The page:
Texas Man Who Tried to Breach Speaker’s Lobby on Jan. 6 Gets 7 Years - The World News

Texas Man Who Tried to Breach Speaker’s Lobby on Jan. 6 Gets 7 Years

A Texas man who joined other rioters at the U.S. Capitol trying to break into the Speaker’s Lobby, where a woman who was a part of the mob on Jan. 6, 2021, was fatally shot by the police, was sentenced on Tuesday to nearly seven years in prison, the Justice Department said.

The man, Christopher R. Grider, 41, of Eddy, Texas, had also tried to shut off the electricity at the Capitol, pressing buttons on an electric utility box while yelling, “Turn the power off!” according to prosecutors.

Mr. Grider, who operates a vineyard in Central Texas, pleaded guilty last year to entering a restricted area and unlawfully parading at the Capitol, his lawyer said. He went to trial on seven other charges, including civil disorder and violent entry and disorderly conduct on Capitol grounds, and Judge Colleen Kollar-Kotelly of U.S. District Court in Washington, D.C., convicted him on all counts.

On Tuesday, Judge Kollar-Kotelly sentenced Mr. Grider to six years and 11 months in prison and ordered him to pay $5,055 in restitution and an $812 fine.

In March, Judge Kollar-Kotelly said in court that videos of the episode had clearly demonstrated “how Mr. Grider put himself at the center of this conflict, steps away from some of the most violent, lawless and reprehensible acts that occurred in the Capitol on that day.”

She then asked: “How close can a person be to unquestionably violent and completely unacceptable lynch-mob-like acts of others, and still claim to be a nondangerous, truly innocent bystander?”

Mr. Grider’s lawyer, Brent Mayr, said in an interview on Tuesday that his client “truly regrets his actions on Jan. 6 and apologizes to his family, his community and, most importantly, his country.”

But he added that they were “deeply disappointed that his sentence is significantly longer than others who did so much worse than him.”

“He did not assault any officers, much less threaten anyone with any violence before, during or after that day,” Mr. Mayr said. “The disparity in this sentence is very, very disappointing to us.”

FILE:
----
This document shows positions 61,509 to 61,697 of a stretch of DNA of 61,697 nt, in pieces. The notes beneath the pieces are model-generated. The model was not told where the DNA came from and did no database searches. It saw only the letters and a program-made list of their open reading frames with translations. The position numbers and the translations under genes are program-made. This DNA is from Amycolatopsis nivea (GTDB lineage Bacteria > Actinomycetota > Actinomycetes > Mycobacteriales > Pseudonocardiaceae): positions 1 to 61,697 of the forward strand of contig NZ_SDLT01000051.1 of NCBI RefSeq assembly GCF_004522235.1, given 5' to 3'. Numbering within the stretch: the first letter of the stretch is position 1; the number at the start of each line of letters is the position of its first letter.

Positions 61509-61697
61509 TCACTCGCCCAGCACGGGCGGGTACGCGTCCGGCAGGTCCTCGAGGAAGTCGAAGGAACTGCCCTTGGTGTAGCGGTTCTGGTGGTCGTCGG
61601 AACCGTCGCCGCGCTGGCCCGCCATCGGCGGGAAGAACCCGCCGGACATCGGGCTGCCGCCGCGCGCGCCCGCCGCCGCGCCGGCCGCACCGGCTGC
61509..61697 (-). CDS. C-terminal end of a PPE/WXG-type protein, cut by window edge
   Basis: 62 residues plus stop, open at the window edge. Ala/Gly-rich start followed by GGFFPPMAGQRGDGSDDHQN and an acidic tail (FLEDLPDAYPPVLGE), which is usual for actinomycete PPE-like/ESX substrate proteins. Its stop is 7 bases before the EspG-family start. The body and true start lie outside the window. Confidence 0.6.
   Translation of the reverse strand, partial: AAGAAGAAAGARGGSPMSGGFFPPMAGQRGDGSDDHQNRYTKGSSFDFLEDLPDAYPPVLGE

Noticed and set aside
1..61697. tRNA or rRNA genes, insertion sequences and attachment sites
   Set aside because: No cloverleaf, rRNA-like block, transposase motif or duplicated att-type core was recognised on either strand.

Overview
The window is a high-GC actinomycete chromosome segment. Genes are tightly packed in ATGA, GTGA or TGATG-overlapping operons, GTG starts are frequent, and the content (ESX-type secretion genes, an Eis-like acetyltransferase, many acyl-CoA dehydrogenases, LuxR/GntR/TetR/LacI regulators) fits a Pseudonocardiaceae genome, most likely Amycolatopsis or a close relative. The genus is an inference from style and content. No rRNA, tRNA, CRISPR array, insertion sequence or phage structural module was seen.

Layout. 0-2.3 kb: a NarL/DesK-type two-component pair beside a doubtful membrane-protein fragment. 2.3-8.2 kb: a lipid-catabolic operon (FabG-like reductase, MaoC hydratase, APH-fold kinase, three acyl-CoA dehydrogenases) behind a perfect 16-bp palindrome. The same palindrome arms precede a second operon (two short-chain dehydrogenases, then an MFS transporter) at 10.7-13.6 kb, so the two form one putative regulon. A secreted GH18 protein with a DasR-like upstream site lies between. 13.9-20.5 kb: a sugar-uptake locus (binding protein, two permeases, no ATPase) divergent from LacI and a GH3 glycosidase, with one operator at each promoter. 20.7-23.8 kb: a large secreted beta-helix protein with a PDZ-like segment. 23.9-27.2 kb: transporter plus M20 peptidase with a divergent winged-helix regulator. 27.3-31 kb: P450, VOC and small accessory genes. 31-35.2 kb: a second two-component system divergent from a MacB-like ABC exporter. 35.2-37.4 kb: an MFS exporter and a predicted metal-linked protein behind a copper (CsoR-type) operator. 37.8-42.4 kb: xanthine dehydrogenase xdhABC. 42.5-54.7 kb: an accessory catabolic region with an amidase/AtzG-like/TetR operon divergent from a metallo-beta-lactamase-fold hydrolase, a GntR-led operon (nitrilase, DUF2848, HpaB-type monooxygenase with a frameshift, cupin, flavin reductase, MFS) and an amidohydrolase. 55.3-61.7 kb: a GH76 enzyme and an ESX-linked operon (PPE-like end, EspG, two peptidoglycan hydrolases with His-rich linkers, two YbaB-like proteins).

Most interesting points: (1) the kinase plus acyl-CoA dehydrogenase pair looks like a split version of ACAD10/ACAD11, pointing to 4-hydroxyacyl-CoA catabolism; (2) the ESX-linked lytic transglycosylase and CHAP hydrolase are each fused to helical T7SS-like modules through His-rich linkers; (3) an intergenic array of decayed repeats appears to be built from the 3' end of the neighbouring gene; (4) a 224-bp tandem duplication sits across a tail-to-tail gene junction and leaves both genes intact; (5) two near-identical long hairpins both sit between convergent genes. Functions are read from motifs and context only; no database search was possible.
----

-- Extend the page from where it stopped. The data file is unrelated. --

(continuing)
Last month, a man was sentenced to three years in prison for assaulting police officers during the attack on the Capitol. In September 2022, a retired New York City police officer who swung a metal flagpole at a Washington officer during the Jan. 6 attack was sentenced to 10 years in prison.

Earlier this month, a Pennsylvania welder who attacked police officers at the Capitol with a chair and then chemical spray was sentenced to slightly more than 14 years in prison, the most severe penalty handed down so far in connection with the events of Jan. 6.

More than 1,000 people from nearly all 50 states have been arrested in connection with crimes related to the Capitol riot, according to the Justice Department.

Mr. Grider believed he was just going to attend President Donald J. Trump’s rally at the Capitol on Jan. 6, have a meal afterward and then get on a plane back to Texas, Mr. Mayr said.

Mr. Grider did not manage to attend President Trump’s speech, but he had heard that the president wanted everyone to go to the Capitol, Mr. Mayr said. When he saw the crowd going that way, he decided to follow, he added.

Prosecutors said that Mr. Grider entered the scaffolding on the northwest terrace of the Capitol “with a crowd of rioters who had pushed through a police line.”

Once he was inside the Capitol, Mr. Grider found the electrical utility box and tried to shut off the power, according to court records.

He then joined “another group of rioters who pushed through a police line,” prosecutors said.

Mr. Grider eventually made his way to the Speaker’s Lobby door and watched members of Congress and their staffs evacuate, court records state.

“He gave his helmet to another rioter and pushed on the door,” prosecutors said. “The rioter proceeded to use the helmet to break the windows in the door.”

When other people screamed, “gun,” Mr. Grider was seen backing away from the Speaker’s Lobby door.

That was the moment that Ashli Babbitt, 35, an Air Force veteran from Southern California, was shot and killed by a Capitol Police officer as she clambered through a broken window leading to the Speaker’s Lobby.

After the shooting, Mr. Grider leaned over the railing to get a better view of Ms. Babbitt, who was bleeding on the floor, prosecutors said.

Court documents said it appeared that Mr. Grider had held his phone over the stairway to capture a video or pictures of her.

Mr. Mayr said his client, who had been swept up by the mob mentality prevalent that day, admits that he made “several poor decisions.”

“He was devastated by what had happened,” Mr. Mayr said. “He was devastated by what took place.”

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